By Jenny Peters Mama Shelter Los Angeles is the newest outpost of the popular boutique hotel chain that began in France (Paris, Marseille, Lyon, Bordeaux), expanded to [...]
By Jenny Peters and Andy J. Gordon The crowd formed for the fourth annual BottleRock Napa Valley music festival held in the city of Napa over Memorial Day weekend (May 27-30, [...]
By Jenny Peters and Andy J. Gordon Bad weather really spoiled the second weekend of the 46th annual New Orleans Jazz & Heritage Festival. The four-day event started out [...]
By Jenny Peters and Andy J. Gordon The New Orleans Jazz & Heritage Festival is a marathon that every year for the past 47 spans consecutive weekends in late April and [...]
By Jenny Peters and Andy J. Gordon The sun gods smiled on the opening weekend of the 46th annual New Orleans Jazz & Heritage Festival, after heavy rains soaked the [...]
When wine lovers think about Bordeaux the first thought is often “the best wines in the world.” The second thought is quite often “too bad that I can’t afford them.” But there is no need to skip the Bordeaux region because of cost. Not all good Bordeaux wines have crazy prices. Sure a bottle of a great vintage Lafite Rothschild or Château Ausone can cost you a few months’ pay. But keep in mind that there are more than 6000 wineries in the Bordeaux region. And many make excellent wines that can cost as little as $15 or $20.
Luxurious five-star accommodations, prize-winning architecture, world-class gourmet food and the finest wines. Where are we? St. Tropez? Paris? Rome? Nope! It's Portugal, the unsung luxury destination at the southwestern tip of Europe.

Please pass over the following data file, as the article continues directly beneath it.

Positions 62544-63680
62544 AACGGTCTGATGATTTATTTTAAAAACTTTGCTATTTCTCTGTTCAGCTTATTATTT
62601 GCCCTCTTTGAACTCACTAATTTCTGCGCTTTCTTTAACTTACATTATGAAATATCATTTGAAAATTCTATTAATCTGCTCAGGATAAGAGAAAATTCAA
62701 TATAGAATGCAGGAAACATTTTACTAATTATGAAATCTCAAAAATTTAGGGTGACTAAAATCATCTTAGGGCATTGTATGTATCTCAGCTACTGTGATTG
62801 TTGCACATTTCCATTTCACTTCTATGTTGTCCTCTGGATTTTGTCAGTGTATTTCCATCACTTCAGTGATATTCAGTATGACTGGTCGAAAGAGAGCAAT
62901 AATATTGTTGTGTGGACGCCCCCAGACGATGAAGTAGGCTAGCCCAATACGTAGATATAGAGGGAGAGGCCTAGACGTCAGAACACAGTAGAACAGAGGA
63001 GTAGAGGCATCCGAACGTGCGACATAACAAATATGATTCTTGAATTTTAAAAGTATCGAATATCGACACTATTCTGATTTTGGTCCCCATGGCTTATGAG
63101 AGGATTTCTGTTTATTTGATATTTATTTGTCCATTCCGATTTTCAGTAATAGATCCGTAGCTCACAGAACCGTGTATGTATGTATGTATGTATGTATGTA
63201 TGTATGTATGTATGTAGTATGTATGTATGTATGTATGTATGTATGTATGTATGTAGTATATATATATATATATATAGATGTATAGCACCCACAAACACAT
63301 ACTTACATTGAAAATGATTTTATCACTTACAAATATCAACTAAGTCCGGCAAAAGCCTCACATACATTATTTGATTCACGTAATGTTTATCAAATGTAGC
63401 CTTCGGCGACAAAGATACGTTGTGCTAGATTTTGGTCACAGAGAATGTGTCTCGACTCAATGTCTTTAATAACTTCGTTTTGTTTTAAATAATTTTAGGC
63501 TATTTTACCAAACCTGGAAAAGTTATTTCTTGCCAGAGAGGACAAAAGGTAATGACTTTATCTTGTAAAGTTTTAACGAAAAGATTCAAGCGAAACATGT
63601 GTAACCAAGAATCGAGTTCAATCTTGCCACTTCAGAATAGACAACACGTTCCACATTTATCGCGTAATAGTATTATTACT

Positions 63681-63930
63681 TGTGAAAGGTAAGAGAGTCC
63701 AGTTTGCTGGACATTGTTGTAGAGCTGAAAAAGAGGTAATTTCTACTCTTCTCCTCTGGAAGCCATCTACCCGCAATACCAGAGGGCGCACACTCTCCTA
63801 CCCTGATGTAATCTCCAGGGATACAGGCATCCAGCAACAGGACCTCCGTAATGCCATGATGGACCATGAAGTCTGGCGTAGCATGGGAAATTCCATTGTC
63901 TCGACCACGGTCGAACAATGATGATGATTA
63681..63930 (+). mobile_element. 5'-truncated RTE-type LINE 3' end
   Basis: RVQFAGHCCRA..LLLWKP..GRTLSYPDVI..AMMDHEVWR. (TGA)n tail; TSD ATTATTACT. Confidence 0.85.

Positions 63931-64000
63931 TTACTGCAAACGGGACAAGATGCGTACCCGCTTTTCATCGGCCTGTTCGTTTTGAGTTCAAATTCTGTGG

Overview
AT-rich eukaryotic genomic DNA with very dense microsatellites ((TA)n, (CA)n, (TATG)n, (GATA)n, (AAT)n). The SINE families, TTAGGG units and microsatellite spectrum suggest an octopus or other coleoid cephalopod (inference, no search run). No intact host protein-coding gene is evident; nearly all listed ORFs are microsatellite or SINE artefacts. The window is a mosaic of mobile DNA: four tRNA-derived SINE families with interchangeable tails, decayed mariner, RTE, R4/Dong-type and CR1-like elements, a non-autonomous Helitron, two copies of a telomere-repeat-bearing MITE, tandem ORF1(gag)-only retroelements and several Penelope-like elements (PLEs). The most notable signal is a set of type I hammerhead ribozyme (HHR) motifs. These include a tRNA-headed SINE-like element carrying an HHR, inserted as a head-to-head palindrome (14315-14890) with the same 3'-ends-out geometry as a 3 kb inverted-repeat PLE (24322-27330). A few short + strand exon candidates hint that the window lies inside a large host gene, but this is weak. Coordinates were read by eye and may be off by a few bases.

We recently had the opportunity to be guests at a "Five-Star Trio" of hotels in three magnificent regions of Portugal. This cooperative marketing program (http://www.martinhal.com/offers/sites/lisbon-alentejo-martinhal-en.html) is the brainchild of Chitra and Roman Stern, developers and owners of Martinhal Beach Resort & Hotel, the relatively new (2010) five-star resort, as a way to introduce visitors to this varied and enchanting country.
There are legends born every day. But sometimes it's not until after they're gone that we appreciate their greatness. Fortunately, there's one heroine in our midst who is very much alive and with us. She’s responsible for some of the best winemakers in the heart of one of the wine world's most prestigious regions. Her name is Jeanne-Marie de Champs, and for those who know her, she is truly the Queen of Burgundy. For this amazing woman, it's not about power. It's not about money. It's all about having the greatest wine in the world. And as Jeanne-Marie will tell you, there's only one way to accomplish that. "In Burgundy, the secret is in the vines!"
Cognac smells. Yes, it's true. But it's not a bad thing. In fact, when it comes to cognac, "smelling" is crucial. And it is the key to the magic of the beverage.
When it comes to wine from New Zealand, most people think of only one varietal, and its corresponding wine region. That’s Sauvignon Blanc from the Marlborough district at the north end of the South Island, of course, which is justifiably renowned, it is true. But there’s much more to that island nation’s vast world of wine than that uniquely crisp and grassy quaff, a fact that is proven every November at the annual Air New Zealand Wine Awards. In 2008, the awards attracted over 1700 entries from New Zealand’s ten winegrowing regions, with the big winners coming not from the Marlborough, but from the Hawke’s Bay.